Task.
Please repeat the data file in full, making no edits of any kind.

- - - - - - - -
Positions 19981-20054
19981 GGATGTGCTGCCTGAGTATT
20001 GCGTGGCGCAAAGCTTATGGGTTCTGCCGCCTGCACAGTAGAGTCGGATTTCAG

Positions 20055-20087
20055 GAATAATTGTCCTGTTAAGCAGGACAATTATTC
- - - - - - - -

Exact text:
Positions 19981-20054
19981 GGATGTGCTGCCTGAGTATT
20001 GCGTGGCGCAAAGCTTATGGGTTCTGCCGCCTGCACAGTAGAGTCGGATTTCAG

Positions 20055-20087
20055 GAATAATTGTCCTGTTAAGCAGGACAATTATTC